Expert in Positive Health & Lifestyle Medicine, Dr Mark Rowe said ‘the impact of COVID-19, and all of the restrictions on our personal freedoms that have come along with it, has definitely caused a sense of COVID related burnout for many, struggling to maintain pre-pandemic routines and activities. Feeling more tired, irritable and anxious with a negative impact on health and wellbeing. The results of this research also illustrate the effects that being under constant stress can have. We have a physiological reaction to toxic stress which depletes willpower, making it harder to motivate ourselves and make positive lifestyle changes. It has never been more important to become an active participant in your own health and wellbeing. The benefits of taking small positive steps to improve your health can pay a rich long-term dividend. Reduce your risk of many chronic health conditions, including cancer. Think more clearly, feel more positive and simply be a better version of you in the world. Never stop starting!’

As part of the ‘Your Health: Your Choice’ campaign, which is supported by MSD Ireland, the Marie Keating Foundation has today revealed some worrying new insights into the previously unseen negative impacts of COVID-19 as we continue to battle and live with the virus at home each day.

We have put on weight:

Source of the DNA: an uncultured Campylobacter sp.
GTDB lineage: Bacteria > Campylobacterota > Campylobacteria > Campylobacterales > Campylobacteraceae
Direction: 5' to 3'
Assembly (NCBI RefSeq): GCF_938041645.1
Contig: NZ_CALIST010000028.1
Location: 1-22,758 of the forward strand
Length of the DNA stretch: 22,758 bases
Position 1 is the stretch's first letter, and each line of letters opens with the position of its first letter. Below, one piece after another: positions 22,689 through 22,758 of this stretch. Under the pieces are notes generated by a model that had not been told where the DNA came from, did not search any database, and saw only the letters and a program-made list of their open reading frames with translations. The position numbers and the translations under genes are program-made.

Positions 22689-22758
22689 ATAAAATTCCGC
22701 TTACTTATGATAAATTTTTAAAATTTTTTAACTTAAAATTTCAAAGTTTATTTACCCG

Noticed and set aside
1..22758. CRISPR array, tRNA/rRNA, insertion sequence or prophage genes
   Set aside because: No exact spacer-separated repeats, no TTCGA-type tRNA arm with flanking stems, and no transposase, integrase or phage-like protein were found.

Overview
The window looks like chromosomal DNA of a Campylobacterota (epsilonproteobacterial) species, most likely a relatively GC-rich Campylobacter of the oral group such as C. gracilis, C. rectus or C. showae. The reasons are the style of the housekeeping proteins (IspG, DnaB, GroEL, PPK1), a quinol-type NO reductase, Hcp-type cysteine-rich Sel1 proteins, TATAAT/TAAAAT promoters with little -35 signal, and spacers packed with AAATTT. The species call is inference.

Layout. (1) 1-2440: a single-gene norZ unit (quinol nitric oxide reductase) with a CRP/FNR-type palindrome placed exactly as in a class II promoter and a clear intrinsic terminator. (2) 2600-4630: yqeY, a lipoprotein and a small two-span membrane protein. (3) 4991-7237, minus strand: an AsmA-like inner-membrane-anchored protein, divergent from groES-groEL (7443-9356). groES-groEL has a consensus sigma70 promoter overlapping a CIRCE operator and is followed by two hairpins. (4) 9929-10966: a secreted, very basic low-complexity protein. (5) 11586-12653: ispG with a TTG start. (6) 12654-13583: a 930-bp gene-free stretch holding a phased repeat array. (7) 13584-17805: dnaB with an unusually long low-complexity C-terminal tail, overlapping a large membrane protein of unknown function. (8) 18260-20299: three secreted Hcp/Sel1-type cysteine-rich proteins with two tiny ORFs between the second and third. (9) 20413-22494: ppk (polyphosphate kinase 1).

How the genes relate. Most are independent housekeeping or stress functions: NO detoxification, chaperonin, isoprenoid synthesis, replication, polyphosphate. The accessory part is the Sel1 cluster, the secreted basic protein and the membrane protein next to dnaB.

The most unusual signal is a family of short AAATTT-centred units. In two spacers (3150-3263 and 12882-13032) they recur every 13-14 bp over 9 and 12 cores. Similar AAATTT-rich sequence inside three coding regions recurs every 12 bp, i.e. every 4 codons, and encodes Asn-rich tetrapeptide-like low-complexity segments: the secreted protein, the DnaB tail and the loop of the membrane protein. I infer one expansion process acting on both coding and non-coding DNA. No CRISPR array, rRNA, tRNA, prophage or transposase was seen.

When it comes to weight gain, over the past number of months and as a direct result of our lifestyle decisions since lockdown, one third (32%) of us say that we have put on weight.

66% of those who claim to have put on weight since the start of the COVID-19 pandemic claim that they have gained between 3-5 kgs. In fact, over a quarter (26%) have admitted that their personal weight gain is 5kgs or higher.

Increased weight gain can be the result of several factors since the emergence of the COVID-19 pandemic. One of the contributing factors to the above weight-gain could be that we are now more stationary than before the pandemic. Almost 4 in 10 adults (38%) claim they are more stationary and just over a third (34%) say that they are less active/take less exercise than they did before the pandemic.

25% of adults also claim to be sitting for more than six hours a day (recommended average is <4 hours daily), and over 1 in 10 (11%) state to only exercise a maximum of 60 minutes per week (recommended average is >150 minutes weekly, which can be broken down to manageable intervals e.g. 30 minutes 5 times a week).

The Marie Keating Foundation is encouraging the public to start 2021 the right way by ensuring they get in the recommended 10,000 steps a day for 20 consecutive days by walking, jogging, or running. The Your Health: Your Choice Challenge costs €20 to enter and each participant will also get a 21-day nutrition, stretching and warm-up plan. Register here to take part.